Sunday, June 12, 2022

Making Space for Adventure: Part I, Building "The Grid"

Last fall my friend Jay Bobson convinced me to go all in on a kickstarter for some laser cut terrain. I was a little skeptical at first, for reasons I'll get to, but I'm glad I did. Jay was really excited about modular set called The Grid from a company called Raybox Games. There's quite a lot of similar systems available in other formats. You can cast them up from hyrdrocal, print them on card stock, or even 3D print them from STL files. (As a native of St. Louis I have to love that file extension.) I expect there's even other lasercut MDF offerings out there. But I'd always figured I'd just do it myself with cardstock and patience. Thing is . . . I never got around to it. So I'm glad Jay talked me into it. Even if the kickstarter isn't precisely what I had in mind, it's the bones to something really nice. It gives me a place to start, and it really would serve the purpose as is, with a bit of paint, for quite a lot of gamers at a price that's not at all unreasonable.

It's a pretty decent set: nine rooms and fifteen corridors of assorted shapes and sizes with sufficient doors and connectors to make it all work. And a few barricades and boxes as scatter terrain. You can punch them out of the cards and build them up with more or less no tools or glue required, though tools make the process easier and the fits better, and glue makes the final product more solid.

And you know what? That's fine. You can play a game with that. But it's not me. I want a little more in my table. Paint is an obvious start, but there's something just a tad dissatisfying to me about this . . .

That's right ladies and gents: it has half-height walls. Which they regard as a selling point, oddly. Maybe some folks like the greater easer of reaching across the walls to move their miniatures, but to me half-height walls aren't really that much more convincing than no-height walls. My tiny little actors (who are still very much in need of makeup) are obviously on a set no matter what angle you choose. Not only is the fourth wall broken . . . they're all broken. There's a floor and some somewhat practical doorways, but that's it. Not much more than the set to Rosalie Wildest's Our Station. I hope you like post-modernist theatre! (Oh, fine. I do. Honest. I swear. I actually do.)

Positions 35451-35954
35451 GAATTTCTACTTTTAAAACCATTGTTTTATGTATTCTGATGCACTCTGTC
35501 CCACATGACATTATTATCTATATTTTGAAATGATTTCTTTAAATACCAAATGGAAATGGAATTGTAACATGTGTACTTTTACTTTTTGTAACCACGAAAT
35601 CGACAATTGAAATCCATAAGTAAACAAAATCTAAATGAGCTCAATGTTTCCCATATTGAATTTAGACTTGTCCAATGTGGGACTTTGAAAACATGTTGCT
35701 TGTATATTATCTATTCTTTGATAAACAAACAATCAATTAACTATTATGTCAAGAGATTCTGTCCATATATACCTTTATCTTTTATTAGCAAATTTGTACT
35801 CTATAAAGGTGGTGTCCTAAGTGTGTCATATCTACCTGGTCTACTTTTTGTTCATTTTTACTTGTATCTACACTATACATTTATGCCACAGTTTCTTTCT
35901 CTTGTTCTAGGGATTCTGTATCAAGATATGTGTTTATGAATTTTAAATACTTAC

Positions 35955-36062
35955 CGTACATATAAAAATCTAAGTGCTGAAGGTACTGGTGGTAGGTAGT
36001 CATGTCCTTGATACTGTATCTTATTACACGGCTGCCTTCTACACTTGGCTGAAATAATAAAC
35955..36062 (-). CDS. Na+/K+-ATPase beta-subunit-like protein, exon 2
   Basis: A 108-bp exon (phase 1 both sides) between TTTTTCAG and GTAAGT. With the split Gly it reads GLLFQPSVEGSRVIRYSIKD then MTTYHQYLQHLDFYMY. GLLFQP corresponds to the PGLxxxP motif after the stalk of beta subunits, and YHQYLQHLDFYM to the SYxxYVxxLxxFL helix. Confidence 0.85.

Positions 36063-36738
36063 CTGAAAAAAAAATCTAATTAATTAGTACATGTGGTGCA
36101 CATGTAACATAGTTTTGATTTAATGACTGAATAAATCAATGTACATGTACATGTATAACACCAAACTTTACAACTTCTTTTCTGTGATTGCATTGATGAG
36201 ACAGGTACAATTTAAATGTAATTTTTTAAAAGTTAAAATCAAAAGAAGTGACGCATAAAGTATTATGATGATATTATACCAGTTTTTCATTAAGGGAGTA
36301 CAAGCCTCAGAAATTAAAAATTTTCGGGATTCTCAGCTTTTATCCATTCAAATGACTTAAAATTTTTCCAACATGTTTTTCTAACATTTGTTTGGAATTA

Wait, this is a game you say? What? Nonsense! It's a story. And stories need proper sets!

So I began by adding simple cardstock constructions to complete the walls. And even without lighting, costumes, makeup, props, set dressing, or even paint I find the effect greatly improved. Not only can our tiny actors figure out their blocking, but the lighting designer and game-a-tographer can better see the sight lines and understand their roles.

The next step is to begin to dress the emerging set: make it look lived in. Add some gee-gaws and gribblies; a cable here and a letterbox there.